The Grapevine

Home-Cooked Meals: Why They Are Healthier Than Processed Foods

Some people may prefer eating at restaurants on Friday nights because the food is better. But a new study may make you want to stay at home for dinner and enjoy the night with your family, friends or your pets. 

Researchers at nonprofit organization Silent Spring Institute found that eating outside of the house increases the exposure to potentially harmful chemicals, called PFAS. These man-made chemicals have been linked to cancer, fertility problems, thyroid disease, immune suppression and low birth weight. 

The study, published in the journal Environmental Health Perspectives, suggests people should eat more home-cooked meals than in restaurants or fast food chains. Foods prepared in the house commonly have healthier ingredients and less PFAS.

PFAS are widely used in various consumer products, including paints, fire-fighting foams, cleaning products, cookware and food containers. In the study, foods from restaurants appeared highly contaminated with PFAS that come from food packaging.

Silent Spring researchers analyzed the diets of more than 10,100 participants who participated in the National Health and Nutrition Examination Survey (NHANES). The Centers for Disease Control and Prevention (CDC) launched NHANES to monitor the health and nutritional trends across the U.S. 

For the study, the researchers asked participants about their meals in the past 24 hours, seven days, 30 days and entire year. They also took blood samples to check presence of PFAS chemicals.

Results showed that the people who commonly eat at home had significantly lower levels of PFAS. However, those who ate more frequently at restaurants had higher levels of the chemicals in their blood.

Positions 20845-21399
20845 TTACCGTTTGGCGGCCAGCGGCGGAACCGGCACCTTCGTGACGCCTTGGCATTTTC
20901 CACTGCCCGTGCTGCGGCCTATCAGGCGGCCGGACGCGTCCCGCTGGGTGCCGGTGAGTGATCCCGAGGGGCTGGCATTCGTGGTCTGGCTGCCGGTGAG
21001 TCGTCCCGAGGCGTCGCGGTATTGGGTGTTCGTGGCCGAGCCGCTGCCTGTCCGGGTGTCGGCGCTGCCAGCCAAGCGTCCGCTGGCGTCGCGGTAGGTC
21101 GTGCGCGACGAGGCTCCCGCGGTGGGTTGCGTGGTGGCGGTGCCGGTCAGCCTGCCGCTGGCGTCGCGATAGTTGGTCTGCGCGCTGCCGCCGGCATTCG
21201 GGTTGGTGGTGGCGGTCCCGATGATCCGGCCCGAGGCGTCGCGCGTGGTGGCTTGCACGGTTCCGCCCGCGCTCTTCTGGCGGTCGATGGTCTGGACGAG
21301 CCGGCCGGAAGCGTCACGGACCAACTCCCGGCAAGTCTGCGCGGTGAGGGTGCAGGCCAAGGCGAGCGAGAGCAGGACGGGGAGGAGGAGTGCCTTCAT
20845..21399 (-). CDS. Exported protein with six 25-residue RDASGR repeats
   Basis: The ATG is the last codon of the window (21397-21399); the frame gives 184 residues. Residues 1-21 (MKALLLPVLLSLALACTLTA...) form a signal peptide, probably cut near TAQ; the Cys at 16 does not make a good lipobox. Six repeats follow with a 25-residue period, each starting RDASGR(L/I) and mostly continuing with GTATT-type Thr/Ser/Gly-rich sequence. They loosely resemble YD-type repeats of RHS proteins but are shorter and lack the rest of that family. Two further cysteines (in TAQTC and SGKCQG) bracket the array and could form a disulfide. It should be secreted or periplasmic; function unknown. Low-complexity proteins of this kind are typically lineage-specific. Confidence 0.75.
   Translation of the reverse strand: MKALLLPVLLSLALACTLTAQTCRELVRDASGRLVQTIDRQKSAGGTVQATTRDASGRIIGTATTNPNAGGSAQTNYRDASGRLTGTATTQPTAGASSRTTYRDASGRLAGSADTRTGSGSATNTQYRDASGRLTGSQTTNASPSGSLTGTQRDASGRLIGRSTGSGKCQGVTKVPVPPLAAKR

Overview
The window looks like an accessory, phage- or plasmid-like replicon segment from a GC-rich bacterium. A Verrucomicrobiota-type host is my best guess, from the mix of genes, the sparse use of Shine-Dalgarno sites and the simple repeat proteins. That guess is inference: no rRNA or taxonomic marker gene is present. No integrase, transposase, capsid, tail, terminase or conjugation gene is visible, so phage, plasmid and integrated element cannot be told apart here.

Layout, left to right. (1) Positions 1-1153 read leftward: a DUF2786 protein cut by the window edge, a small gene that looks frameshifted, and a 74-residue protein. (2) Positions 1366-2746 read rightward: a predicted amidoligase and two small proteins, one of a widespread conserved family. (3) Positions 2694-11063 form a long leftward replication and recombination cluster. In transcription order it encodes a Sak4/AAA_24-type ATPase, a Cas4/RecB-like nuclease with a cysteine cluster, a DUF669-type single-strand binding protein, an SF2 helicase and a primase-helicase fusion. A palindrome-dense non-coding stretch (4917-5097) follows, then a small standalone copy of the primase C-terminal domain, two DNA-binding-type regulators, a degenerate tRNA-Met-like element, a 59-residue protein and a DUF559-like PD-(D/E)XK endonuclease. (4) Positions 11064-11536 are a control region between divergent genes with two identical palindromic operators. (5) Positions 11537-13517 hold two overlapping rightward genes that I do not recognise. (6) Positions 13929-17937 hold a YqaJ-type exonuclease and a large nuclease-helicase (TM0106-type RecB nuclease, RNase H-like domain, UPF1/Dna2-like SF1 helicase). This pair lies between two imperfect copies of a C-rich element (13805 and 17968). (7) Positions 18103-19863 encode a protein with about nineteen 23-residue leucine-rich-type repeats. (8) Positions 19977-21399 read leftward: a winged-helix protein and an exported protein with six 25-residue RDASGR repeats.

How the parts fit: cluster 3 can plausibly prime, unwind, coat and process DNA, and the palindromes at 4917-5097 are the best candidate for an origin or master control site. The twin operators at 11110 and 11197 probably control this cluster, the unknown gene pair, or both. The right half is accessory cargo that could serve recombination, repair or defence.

"This is the first study to observe a link between different sources of food and PFAS exposures in the U.S. population," Laurel Schaider, study co-author and an environmental chemist at Silent Spring, said in a press release. "Our results suggest migration of PFAS chemicals from food packaging into food can be an important source of exposure to these chemicals." 

The findings highlight the benefit of avoiding foods that are commonly stored in a packaging, according to Kathryn Rodgers, study co-author and a staff scientist at Silent Spring. She added the same food packaging may also contain other harmful chemicals of concern, such hormone-disrupting compounds called BPA and phthalates.

"The general conclusion here is the less contact your food has with food packaging, the lower your exposures to PFAS and other harmful chemicals," Rodgers said. "These latest findings will hopefully help consumers avoid these exposures and spur manufacturers to develop safer food packaging materials."

Food PFAS Researchers nonprofit organization Silent Spring Institute found that eating outside of the house increases the exposure to potentially harmful chemicals, called PFAS. Pixabay

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